When it became clear that the ADAPT protesters were not going to leave McConnell’s office, the Capitol police began removing them without force, and cleared the space within two hours, according to Oxford. 

There have been more than a few viral moments of resistance as liberal advocacy groups work to marshal public opposition to the Senate bill. Women dressed like Handmaid’s Tale characters showed up at the Capitol to protest the defunding of Planned Parenthood. Demonstrators formed a human chain around the Capitol, urged on by lawmakers like Kamala Harris and Cory Booker, Democrats from California and New Jersey, respectively. 

But disability rights activists like Oxford and Russell have given the public a visceral glimpse of why some people so passionately oppose the bill that they’d be willing to sleep in a senator’s office — and get arrested. Numerous ADAPT activists showed up this week at Republican senators’ offices in states such as Alaska, Florida, Indiana, Maine, Texas, and Pennsylvania. Some are staging sit-ins or die-ins, while others are demanding to talk with their representative. 

“We think by doing what we do and by turning perceived weakness and vulnerability into power, is also an important part of this messaging that … people with disabilities are powerful actors, we are part of the political community,” Oxford said. 

Prior to her arrest on Thursday, Russell said the group had no plans to leave Gardner’s office unless the senator announced that he would vote “no” on any bill that cut Medicaid services. 

“The top priority throughout this protest has been allowing these individuals to exercise their First Amendment rights in a safe environment,” Casey Contres, a Gardner spokesman, said in a statement published Thursday evening by The Denver Post. “In order to allow this, staff have slept in the office for two nights and assisted and aided these individuals with several matters to ensure they were comfortable and safe. Earlier this evening, Denver police asked the individuals to leave. When they declined to leave, the police were forced to remove them due to several factors, including serious concerns for their health and safety.”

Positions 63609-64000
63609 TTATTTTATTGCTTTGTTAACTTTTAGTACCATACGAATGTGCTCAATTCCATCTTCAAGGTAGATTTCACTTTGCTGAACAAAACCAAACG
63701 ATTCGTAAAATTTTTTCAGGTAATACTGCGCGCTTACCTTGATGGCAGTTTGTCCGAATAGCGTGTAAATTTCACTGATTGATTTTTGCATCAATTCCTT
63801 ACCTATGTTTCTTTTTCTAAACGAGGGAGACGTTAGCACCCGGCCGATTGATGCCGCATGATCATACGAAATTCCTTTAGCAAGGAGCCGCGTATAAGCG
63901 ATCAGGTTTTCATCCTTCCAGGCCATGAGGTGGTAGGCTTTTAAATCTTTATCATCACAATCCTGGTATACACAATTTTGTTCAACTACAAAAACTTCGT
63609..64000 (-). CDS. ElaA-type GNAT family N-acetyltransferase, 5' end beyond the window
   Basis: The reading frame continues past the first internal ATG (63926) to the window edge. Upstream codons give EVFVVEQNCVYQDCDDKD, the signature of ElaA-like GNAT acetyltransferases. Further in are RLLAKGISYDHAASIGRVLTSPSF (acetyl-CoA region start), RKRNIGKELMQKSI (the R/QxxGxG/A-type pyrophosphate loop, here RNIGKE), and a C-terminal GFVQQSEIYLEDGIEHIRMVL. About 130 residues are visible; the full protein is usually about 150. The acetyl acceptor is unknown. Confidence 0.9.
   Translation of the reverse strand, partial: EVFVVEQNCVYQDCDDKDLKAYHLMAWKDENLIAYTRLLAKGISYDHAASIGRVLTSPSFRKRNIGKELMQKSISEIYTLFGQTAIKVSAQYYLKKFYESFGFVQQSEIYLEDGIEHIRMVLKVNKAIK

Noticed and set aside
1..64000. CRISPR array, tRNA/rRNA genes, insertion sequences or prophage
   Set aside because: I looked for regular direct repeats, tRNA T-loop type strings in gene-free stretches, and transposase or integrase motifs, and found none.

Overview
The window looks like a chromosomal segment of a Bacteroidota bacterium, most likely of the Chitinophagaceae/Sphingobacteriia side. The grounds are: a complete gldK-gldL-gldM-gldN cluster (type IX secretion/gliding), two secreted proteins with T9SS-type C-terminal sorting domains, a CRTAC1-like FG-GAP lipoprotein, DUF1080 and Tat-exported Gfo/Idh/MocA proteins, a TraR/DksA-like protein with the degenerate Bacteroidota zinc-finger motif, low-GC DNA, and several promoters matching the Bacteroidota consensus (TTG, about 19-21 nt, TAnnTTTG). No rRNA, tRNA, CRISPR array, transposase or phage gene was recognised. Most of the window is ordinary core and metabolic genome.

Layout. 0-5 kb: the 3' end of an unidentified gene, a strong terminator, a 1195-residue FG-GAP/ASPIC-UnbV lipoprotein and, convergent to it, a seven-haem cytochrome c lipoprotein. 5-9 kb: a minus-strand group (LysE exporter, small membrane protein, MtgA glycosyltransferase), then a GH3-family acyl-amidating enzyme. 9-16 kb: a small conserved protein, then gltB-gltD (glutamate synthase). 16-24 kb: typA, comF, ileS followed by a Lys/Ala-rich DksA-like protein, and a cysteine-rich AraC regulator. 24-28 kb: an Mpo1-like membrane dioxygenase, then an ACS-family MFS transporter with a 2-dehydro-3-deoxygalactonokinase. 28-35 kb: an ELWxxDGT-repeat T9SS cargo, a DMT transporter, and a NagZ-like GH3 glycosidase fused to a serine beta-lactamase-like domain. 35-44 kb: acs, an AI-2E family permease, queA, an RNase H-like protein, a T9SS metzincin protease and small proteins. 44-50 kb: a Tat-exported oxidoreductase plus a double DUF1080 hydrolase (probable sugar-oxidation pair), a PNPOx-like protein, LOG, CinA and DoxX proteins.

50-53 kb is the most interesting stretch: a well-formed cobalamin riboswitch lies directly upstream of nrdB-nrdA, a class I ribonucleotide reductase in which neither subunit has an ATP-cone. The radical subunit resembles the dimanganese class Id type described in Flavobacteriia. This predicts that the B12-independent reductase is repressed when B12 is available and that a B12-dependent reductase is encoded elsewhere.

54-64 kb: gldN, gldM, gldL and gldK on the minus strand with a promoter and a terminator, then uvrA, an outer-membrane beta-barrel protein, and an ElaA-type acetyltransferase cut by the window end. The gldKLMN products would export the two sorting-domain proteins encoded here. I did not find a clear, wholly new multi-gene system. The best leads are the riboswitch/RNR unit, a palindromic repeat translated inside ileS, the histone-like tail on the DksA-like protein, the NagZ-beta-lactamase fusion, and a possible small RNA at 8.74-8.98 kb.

The Colorado activists who occupied Gardner’s office live with various conditions, including muscular dystrophy, spinal cord injury, and developmental and learning disabilities. They spent the first night in the office sleeping on the floor. Air mattresses arrived the next day, and the group crammed them together to form a sleeping area while others slept in chairs and a wheelchair. 

Attendants helped the activists with daily tasks, such as getting dressed and bathed. Supporters delivered food, including Chinese takeout, tacos, doughnuts, breakfast burritos, and sandwiches. After someone made a request for sweatpants and underwear, they materialized like “magic,” Russell said.

Russell said the group met with Gardner’s state director to talk about their concerns. She also used a Facebook Live feed to speak directly to the social media audience, and presumably staffers watching remotely, to issue demands and express her despair over the legislation. 

Russell isn’t fond of McConnell, and she had no qualms about assessing his character and motivations on the live broadcast or to this reporter. Her commentary is characteristic of our deeply divided politics, and the medium of Facebook Live befits an age where dissent and demonstration must be digital.

Meanwhile, the civil disobedience strategies of ADAPT activists have worked — and gone viral. Members of the group have given interviews to Time, Rolling Stone, the Rachel Maddow Show, and The Hill, among others. Even if their future efforts don’t spread online at light speed, Russell said they won’t cease until they get the result they want. 

“These protests, they will not end,” she said. “We will keep them going across the country until … the bill is voted out.”